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Home > Resources> Garden Solutions > Irrigation Practices

Irrigation Practices

We list a suggested irrigation regime for each plant we grow. These regimes range from the driest growing plants we grow at "No Irrigation Required" to our most moisture loving classification of "Aquatic Plant". Please note that irrigation requirements of a plant, both the frequency and duration of the irrigation, will vary widely depending on climatic and soil conditions. Our observations and suggestions are made at our site on the eastern end of the Goleta Valley in Santa Barbara, California where the climate is typically mild and the soil a well drained loam. Water requirements will likely be greater in hotter inland valleys and gardens to the south of Santa Barbara and may be less in cooler coastal northern California gardens. The age of the plant is also a major factor - newly installed landscapes of even the most drought resistant plants may require frequent irrigation while established plantings will likely not. All of these factors must be taken into consideration. There is absolutely no way for us to recommend how much water a plant will need in different situations and, for this reason, our recommendations are given in a range of what we think would be typical for the plants we list. There is no substitute for knowing your own climate and how your soil retains moisture. We recommend that all gardeners use a soil probe or similar device to get a profile of soil moisture at the surface and deeper near the plant roots. Irrigation contractors and university researchers use soil probes to determine soil-moisture level by inserting the soil probe into the ground, pulling it out and then feeling and seeing the soil in it. This simple test can answer a lot of questions.

The irrigations classifications used on our website are described below.

No Irrigation Required
Plants that have this irrigation recommendation are the most drought resistant plants that we grow. We feel that once established in the landscape, these plants can survive, given normal rainfall, in gardens in our coastal climate. These plants likely would respond favorably to some supplemental irrigation but this should not be required for the survival of the plant. These plants may require irrigation in hotter inland or locations further to the south of Santa Barbara.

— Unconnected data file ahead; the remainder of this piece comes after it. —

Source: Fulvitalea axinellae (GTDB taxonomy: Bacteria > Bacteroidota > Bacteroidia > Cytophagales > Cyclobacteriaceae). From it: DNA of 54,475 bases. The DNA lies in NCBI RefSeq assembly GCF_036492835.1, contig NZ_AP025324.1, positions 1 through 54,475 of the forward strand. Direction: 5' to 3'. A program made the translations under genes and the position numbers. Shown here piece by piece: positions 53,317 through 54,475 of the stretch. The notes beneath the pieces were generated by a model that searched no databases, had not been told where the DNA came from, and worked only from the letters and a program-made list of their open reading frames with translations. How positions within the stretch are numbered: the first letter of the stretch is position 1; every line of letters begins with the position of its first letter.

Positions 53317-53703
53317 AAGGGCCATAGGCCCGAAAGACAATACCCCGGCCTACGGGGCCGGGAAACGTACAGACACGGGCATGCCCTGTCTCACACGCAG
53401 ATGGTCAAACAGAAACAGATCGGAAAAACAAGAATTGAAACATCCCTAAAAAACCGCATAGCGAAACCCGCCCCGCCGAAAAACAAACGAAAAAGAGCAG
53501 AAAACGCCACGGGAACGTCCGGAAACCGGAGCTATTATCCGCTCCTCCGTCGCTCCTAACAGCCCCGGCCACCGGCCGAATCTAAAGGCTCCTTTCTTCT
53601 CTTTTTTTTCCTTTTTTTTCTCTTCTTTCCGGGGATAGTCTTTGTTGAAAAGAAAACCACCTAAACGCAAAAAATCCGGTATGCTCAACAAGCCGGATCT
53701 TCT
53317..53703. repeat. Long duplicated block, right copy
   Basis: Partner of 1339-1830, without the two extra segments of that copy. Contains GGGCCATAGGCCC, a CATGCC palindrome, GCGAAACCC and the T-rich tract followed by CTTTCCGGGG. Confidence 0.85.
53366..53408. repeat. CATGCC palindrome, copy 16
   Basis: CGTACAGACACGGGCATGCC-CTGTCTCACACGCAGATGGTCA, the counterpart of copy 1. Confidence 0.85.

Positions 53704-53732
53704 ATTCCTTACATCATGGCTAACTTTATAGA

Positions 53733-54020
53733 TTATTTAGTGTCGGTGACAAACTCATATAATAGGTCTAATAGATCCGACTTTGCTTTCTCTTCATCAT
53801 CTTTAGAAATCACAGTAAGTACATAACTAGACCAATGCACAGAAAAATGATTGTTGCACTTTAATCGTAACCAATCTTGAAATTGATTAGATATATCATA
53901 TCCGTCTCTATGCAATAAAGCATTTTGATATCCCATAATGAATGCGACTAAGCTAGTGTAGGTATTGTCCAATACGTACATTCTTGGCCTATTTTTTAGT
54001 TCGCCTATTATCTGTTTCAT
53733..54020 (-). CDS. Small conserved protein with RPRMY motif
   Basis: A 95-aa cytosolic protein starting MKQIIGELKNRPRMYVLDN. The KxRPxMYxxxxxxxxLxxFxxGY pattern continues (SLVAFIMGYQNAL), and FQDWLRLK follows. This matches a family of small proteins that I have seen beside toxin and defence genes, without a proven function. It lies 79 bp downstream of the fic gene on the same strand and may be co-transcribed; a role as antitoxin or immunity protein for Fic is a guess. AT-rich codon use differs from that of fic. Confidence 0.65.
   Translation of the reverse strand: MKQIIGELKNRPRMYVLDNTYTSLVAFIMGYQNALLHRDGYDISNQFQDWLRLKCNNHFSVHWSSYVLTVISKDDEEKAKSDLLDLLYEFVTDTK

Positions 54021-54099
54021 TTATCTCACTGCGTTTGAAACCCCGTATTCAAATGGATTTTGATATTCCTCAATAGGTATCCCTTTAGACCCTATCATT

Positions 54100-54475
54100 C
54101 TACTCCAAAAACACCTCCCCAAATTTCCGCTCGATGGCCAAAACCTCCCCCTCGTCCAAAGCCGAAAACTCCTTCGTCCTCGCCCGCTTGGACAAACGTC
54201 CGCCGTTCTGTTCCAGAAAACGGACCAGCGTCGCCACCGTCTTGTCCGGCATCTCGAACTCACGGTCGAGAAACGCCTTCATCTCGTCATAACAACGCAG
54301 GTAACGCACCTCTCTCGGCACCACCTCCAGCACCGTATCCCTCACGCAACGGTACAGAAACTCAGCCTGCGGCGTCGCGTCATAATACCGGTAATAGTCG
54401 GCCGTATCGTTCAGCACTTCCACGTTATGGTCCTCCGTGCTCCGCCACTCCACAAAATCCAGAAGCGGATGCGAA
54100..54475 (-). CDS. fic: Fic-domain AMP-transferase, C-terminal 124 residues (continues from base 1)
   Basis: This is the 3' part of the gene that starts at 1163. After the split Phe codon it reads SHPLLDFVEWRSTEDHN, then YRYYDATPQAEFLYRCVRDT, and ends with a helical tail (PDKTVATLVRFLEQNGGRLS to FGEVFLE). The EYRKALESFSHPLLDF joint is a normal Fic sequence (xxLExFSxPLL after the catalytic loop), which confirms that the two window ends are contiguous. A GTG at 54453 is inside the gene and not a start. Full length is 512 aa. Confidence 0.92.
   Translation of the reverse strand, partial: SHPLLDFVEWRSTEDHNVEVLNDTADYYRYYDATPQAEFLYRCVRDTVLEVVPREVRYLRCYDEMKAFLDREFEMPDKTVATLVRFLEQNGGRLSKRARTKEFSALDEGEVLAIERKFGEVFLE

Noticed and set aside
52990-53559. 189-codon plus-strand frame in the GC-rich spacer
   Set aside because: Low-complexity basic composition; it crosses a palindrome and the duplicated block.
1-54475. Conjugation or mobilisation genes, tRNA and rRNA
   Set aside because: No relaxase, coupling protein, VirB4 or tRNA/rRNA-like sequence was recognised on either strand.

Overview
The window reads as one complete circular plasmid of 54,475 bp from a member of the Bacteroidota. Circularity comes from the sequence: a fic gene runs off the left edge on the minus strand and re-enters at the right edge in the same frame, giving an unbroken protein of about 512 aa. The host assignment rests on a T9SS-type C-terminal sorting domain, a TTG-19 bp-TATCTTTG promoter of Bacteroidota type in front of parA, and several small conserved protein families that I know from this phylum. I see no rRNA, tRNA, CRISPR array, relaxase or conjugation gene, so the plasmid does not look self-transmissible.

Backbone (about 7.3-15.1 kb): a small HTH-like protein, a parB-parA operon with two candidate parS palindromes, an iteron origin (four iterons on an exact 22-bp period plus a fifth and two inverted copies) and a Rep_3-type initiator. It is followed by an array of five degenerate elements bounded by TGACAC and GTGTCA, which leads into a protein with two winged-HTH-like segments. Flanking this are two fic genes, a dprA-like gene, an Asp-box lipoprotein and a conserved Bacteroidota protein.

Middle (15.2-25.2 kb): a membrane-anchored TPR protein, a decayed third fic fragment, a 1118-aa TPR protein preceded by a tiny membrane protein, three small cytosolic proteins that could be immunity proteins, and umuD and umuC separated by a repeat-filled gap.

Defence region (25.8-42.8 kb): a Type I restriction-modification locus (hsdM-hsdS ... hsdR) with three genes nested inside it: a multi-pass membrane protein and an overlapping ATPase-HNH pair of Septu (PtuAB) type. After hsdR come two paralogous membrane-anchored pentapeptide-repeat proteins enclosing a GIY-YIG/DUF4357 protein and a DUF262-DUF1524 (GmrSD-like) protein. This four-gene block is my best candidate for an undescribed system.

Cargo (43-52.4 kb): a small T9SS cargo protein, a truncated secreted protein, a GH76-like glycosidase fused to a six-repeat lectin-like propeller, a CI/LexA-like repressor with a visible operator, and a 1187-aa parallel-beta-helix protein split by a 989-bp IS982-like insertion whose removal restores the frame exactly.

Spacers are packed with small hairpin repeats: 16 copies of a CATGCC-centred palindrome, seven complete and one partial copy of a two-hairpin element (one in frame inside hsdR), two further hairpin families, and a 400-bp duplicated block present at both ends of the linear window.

Low Water Needs
These plants might survive on normal rainfall in our coastal climate but definitely respond to occasional but infrequent irrigation. In our own test gardens plants in this category, once established in the landscape, would be given a deep irrigation every 4 to 6 weeks.

Medium Water Needs
These plants require a regular irrigation regime to persist and be presentable in the garden. These plants are not necessarily considered "thirsty" and include most of the plants in the typical urban landscape. In our cool coastal climate these plants, once established in the landscape, would require irrigation once a week to once every other week. In hotter and drier times of the year, some of these plants may require more frequent irrigation and may also not require any supplemental irrigation during winter or when spring rains are abundant.

High Water Needs
These plants are water lovers and require weekly irrigation or more. In hot dry conditions during summer months these plants may require irrigation every few days. Many of these plants are native to bog or riparian conditions or have extremely shallow roots. While we try not to grow many plants with these requirements, some of these plants are just too attractive so we need to put up with their special needs. Often these plants do well in containers where their watering requirements are not so different from plants that would require less irrigation if planted in the ground. Sometimes these conditions can be met by growing these plants on the edge or in elevated pots within a water feature.

These plants are best grown in water or in soil that is kept evenly moist.

Other Resources
Our nursery was involved in a statewide project organized by the University of California Cooperative Extension and the California Department of Water Resources. This project sought to determine the irrigation needs of ornamental plants and make recomendations for irrigation practices for many areas of our state. This project, called Water Use Classification of Landscape Species (WUCOLS,) categorizes the most commonly used ornamental plants, assigning a relative value to the irrigation required for each plant. The first study WUCOLS I was published in 1992 and WUCOLS STUDY III in the year 2000. The newest online version WUCOLS IV is now available on the University of California Division of Agriculture and Natural Resources Website.

Another valuable resource, espceially for turf irrigation is the California Irrigation Management Information System (CIMIS). This is a program in the Office of Water Use Efficiency (OWUE), California Department of Water Resources (DWR) that manages a network of over 120 automated weather stations in the state of California. The CIMIS system was developed in 1982 by the California Department of Water Resource and the University of California at Davis to assist California’s irrigators manage their water resources efficiently. More information on this can be found on the CIMIS website.